But airline food are meant for storage. There are teams of people who have access to the food. And you can't have food poisoning on the plane (Seriously - you want to see 100+ people all waiting for the lavatories?).

So airline food are treated in a higher scrutiny over restaurant food.
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Old Sep 22, 20, 11:23 pm
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A large part of it is simply cost-cutting. The purpose of going to restaurants is for the experience of eating and you pay a significant markup over the cost of the food. If the restaurant experience becomes a takeaway experience with food you can buy from a supermarket or throw together at home, why bother going to a restaurant?

The purpose of going on an airline is to get somewhere. Outside of flyertalk and travel bloggers nobody flies just because they want to eat food on a plane. It is only served because it is a necessity and to alleviate passenger boredom. In principle, for flights under 3 or so hours, there is no need for food at all.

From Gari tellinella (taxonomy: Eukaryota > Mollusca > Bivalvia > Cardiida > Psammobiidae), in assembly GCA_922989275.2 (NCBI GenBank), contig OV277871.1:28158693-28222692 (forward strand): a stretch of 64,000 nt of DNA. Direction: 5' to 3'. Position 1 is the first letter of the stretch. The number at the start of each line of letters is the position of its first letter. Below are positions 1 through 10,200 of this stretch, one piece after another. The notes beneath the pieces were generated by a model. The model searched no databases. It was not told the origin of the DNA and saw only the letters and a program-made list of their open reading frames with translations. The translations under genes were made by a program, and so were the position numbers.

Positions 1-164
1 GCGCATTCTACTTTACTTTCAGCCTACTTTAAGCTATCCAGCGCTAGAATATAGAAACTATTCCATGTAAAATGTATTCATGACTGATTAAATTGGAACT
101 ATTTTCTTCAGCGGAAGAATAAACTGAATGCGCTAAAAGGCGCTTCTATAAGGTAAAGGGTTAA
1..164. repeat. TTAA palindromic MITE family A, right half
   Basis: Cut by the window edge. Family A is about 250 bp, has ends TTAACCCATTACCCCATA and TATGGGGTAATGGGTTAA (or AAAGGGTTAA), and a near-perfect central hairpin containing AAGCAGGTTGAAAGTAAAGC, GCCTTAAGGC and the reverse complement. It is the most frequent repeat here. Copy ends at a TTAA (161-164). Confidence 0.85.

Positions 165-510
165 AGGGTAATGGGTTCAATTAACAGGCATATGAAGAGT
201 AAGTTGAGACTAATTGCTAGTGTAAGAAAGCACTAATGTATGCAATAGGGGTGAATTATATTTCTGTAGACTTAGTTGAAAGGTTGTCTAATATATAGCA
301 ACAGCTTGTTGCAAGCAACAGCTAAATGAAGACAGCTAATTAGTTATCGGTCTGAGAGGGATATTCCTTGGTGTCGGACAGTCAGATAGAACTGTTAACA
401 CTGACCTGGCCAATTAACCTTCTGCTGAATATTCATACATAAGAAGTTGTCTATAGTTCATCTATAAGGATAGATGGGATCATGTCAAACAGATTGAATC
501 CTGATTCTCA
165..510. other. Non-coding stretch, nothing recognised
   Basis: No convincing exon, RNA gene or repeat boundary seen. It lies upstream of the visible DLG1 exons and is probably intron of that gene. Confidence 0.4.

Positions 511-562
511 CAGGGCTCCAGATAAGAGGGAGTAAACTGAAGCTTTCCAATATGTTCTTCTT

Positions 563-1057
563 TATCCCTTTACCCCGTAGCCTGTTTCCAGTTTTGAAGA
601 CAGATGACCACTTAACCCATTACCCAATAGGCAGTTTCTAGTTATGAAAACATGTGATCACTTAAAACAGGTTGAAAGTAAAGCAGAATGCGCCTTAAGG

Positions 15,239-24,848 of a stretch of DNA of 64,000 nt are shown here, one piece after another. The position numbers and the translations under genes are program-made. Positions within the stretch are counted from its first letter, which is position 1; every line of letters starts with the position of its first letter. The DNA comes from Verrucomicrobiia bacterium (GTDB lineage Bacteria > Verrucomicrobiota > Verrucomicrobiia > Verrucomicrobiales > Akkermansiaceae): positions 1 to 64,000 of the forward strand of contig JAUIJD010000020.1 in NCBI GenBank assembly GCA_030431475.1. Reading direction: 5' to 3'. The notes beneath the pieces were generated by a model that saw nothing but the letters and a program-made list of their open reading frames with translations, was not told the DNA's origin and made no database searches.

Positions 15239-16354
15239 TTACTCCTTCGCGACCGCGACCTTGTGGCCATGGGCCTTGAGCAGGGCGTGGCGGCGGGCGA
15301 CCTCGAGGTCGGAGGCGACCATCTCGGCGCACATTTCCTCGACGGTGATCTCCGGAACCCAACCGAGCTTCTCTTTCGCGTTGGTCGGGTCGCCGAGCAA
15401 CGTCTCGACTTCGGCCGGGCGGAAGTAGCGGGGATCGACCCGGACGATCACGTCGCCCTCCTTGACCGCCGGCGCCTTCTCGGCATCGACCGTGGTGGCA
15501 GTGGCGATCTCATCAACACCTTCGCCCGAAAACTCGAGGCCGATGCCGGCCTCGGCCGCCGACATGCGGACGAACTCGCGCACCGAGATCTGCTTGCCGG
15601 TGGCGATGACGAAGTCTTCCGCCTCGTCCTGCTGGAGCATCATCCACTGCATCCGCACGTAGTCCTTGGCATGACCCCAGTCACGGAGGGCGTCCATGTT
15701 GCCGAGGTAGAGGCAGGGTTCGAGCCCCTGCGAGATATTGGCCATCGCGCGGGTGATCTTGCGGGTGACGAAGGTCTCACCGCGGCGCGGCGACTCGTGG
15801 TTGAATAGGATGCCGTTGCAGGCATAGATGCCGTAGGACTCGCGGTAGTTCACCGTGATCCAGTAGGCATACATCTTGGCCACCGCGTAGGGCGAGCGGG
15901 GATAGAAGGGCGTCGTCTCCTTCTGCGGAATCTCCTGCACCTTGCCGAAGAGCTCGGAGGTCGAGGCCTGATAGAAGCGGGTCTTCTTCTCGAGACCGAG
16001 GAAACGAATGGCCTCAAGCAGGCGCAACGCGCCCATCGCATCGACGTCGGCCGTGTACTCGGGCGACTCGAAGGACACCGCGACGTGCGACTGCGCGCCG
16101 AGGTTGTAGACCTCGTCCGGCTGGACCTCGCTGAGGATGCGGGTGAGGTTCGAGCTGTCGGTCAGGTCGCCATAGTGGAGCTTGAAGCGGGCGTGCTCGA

Given that airlines are already losing passengers and having a large proportion of planes out of service, it makes sense that they want to reduce the costs of providing food.

The other point about restaurant food being served immediately after cooking (which will kill any viruses) rather than being cooled, stored and reheated is valid too. Wrapping food that is going to be eaten straight away actually adds risk as you have to almost touch the food instead of using utensils. Restaurants are also often in less enclosed spaces and/or have the ability to spread tables out somewhat, which reduces the risk of waitstaff making multiple trips to and from the kitchen. Using disposable cutlery and cups means that the chance of passengers having the virus and spreading it to the flight attendants is reduced.